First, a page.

Murder of drug informant could become death penalty case

In the weeks leading up to the start of summer last year, Joshua Jalovick was looking to score some coke.

What his drug dealers didn't know is that the Buffalo man was also working as an informant and wearing a wire.

Or did they know?

Just a few months into his work with police, Jalovick's body, riddled with gun shots and left for dead, turned up in a backyard on Freund Street.

The two men accused of pulling the trigger that July day are now charged in a new grand jury indictment.

And they are facing the death penalty.

Prosecutors say Gregory Hay and Alphonso Payne, both of Buffalo, learned of Jalovick's cooperation and plotted to kill him.

They also claim there are three eyewitnesses to the murder, each one of them now charged in the case.

“The victim was a drug dealer and a snitch for the feds who was trying to benefit himself," defense lawyer Cheryl Meyers Buth said Thursday. "My client wasn’t the only person he was informing on. The government knew what the risks were for him on the street.”

Full Story: https://buffalonews.com/news/local/crime-and-courts/murder-of-drug-informant-could-become-death-penalty-case/article_5f88d9bf-1631-56c6-8f24-bf89d87da851.html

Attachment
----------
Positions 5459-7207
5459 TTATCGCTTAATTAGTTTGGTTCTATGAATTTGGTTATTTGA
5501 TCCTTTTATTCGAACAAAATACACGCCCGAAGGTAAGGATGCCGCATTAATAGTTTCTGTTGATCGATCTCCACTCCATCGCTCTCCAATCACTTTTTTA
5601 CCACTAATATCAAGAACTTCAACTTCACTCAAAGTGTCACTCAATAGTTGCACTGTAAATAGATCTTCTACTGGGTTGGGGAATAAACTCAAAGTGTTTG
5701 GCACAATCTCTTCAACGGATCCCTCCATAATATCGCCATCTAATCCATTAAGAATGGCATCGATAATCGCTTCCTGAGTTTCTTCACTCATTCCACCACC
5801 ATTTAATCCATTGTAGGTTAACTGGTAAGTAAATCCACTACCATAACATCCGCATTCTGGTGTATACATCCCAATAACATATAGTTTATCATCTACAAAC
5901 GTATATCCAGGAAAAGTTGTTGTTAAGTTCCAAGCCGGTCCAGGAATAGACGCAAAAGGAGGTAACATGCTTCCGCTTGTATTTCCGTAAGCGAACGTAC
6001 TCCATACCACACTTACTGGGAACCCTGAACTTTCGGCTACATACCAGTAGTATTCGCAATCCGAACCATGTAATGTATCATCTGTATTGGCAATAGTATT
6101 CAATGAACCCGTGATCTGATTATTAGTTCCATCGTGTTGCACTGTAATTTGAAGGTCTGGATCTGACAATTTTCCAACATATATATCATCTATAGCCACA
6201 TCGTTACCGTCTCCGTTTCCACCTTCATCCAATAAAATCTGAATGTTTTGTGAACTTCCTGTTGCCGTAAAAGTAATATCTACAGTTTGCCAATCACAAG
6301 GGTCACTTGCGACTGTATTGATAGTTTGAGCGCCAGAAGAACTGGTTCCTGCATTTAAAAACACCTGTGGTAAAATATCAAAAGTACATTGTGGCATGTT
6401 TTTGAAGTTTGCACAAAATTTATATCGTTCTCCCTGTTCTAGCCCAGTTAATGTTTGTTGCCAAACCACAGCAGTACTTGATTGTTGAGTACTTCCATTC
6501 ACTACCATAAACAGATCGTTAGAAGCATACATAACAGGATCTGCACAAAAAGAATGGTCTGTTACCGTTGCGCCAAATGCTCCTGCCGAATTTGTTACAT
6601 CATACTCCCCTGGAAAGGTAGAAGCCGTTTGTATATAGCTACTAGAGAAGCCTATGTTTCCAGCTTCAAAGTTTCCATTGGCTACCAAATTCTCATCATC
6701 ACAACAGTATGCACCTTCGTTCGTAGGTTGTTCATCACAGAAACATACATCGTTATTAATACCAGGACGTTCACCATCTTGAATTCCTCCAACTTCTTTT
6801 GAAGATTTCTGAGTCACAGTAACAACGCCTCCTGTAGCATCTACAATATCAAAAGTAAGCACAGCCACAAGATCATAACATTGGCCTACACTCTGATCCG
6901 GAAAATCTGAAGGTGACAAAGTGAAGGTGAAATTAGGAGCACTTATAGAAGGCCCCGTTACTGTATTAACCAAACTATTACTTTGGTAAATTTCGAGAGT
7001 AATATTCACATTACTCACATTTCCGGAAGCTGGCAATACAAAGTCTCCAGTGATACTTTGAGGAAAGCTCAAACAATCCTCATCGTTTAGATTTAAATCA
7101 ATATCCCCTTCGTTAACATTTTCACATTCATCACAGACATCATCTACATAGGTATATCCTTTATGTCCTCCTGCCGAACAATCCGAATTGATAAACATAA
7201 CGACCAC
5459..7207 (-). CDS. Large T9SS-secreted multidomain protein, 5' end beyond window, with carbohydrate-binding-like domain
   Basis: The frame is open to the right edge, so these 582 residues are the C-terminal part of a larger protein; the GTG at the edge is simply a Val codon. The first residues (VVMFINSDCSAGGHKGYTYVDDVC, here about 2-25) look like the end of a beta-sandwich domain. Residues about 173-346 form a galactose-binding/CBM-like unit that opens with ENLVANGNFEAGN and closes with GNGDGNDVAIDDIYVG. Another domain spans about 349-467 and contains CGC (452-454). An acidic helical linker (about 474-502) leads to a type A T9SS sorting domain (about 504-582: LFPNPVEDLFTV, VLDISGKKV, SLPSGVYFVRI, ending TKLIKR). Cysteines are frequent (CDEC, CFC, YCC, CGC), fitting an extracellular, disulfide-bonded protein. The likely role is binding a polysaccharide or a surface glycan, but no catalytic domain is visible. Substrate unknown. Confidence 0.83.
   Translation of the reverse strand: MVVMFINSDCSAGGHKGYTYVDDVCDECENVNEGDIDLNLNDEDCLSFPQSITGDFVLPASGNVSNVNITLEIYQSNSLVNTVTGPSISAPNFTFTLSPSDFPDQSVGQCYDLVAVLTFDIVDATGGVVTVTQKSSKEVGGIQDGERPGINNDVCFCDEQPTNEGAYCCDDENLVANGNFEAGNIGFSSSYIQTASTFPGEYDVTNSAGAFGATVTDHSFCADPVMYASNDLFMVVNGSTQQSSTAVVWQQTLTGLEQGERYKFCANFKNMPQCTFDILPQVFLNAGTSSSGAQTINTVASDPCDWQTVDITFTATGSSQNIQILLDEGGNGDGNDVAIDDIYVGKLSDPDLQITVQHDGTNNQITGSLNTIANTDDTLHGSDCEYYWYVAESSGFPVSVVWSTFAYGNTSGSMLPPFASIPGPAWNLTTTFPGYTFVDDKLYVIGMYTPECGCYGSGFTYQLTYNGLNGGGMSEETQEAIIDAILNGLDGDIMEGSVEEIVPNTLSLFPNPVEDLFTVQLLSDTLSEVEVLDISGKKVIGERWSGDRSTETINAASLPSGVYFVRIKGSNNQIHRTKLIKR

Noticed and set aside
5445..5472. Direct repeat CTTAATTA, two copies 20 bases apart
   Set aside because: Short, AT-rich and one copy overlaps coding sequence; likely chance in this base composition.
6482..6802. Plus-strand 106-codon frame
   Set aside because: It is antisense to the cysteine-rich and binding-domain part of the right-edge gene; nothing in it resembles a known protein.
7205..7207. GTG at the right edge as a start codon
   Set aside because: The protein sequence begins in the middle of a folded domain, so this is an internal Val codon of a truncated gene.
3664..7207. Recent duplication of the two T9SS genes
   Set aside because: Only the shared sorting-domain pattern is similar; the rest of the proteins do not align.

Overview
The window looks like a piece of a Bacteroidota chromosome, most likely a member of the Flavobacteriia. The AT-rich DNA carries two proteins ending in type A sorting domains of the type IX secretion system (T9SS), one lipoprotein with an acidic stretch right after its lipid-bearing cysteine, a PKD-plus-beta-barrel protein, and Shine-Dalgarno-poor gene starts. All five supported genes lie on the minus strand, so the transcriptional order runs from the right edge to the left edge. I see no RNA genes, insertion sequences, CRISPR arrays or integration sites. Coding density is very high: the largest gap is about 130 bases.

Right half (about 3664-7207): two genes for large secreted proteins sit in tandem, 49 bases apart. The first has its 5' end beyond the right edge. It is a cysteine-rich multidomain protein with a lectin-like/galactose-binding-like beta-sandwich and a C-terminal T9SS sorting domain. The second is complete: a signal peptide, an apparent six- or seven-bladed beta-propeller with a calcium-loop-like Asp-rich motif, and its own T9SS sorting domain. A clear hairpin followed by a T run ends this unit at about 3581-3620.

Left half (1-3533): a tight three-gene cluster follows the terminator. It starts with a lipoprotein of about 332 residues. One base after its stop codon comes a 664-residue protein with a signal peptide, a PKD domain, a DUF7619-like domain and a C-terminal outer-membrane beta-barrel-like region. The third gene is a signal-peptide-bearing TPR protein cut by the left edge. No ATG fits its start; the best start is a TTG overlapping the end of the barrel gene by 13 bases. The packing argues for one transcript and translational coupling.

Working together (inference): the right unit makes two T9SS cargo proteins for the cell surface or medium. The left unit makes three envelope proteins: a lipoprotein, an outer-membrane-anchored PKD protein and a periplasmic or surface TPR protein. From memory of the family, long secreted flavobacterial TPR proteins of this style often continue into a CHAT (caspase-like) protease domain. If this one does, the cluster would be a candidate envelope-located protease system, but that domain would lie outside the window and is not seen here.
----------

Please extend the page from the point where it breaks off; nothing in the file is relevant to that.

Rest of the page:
As state courts reopen, new Child Victims Act cases filed

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Gow School sued

Adam alleged in his lawsuit that Michael Holland, a faculty member and assistant headmaster, started touching him inappropriately in 1992 and 1993, when Adam was a 14-year-old freshman living in a Gow dormitory supervised by Holland. The touching escalated to criminal sexual abuse and assault, including sodomy, according to court papers.

In a statement to The Buffalo News, attorneys Cheryl Meyers Buth and Brian Melber said that their client was exposing what happened to him at the school to protect other children who had no way to fight back against adult sexual predators.

“We’re not talking about just one employee or an isolated incident or ancient history. Our client and other pre-teen/teenage boys were subjected to repeated sexual assaults in the early to mid-90s when there was public awareness about these types of crimes,” they said.

It is the third CVA lawsuit against the Gow School, a college-prep boarding and day school for students with dyslexia and similar language-based learning disabilities. It was an all-boys school until going co-educational in 2013.


Letter to judge details conditions inside prison Chris Collins is scheduled to serve sentence

“Courts are being very good about keeping the prison population low to prevent the transmission of disease,” said Cheryl Meyers Buth, a local attorney who has been providing News 4 analysis on the Collins case. “Also, they don’t want to put any individual prisoner at risk.”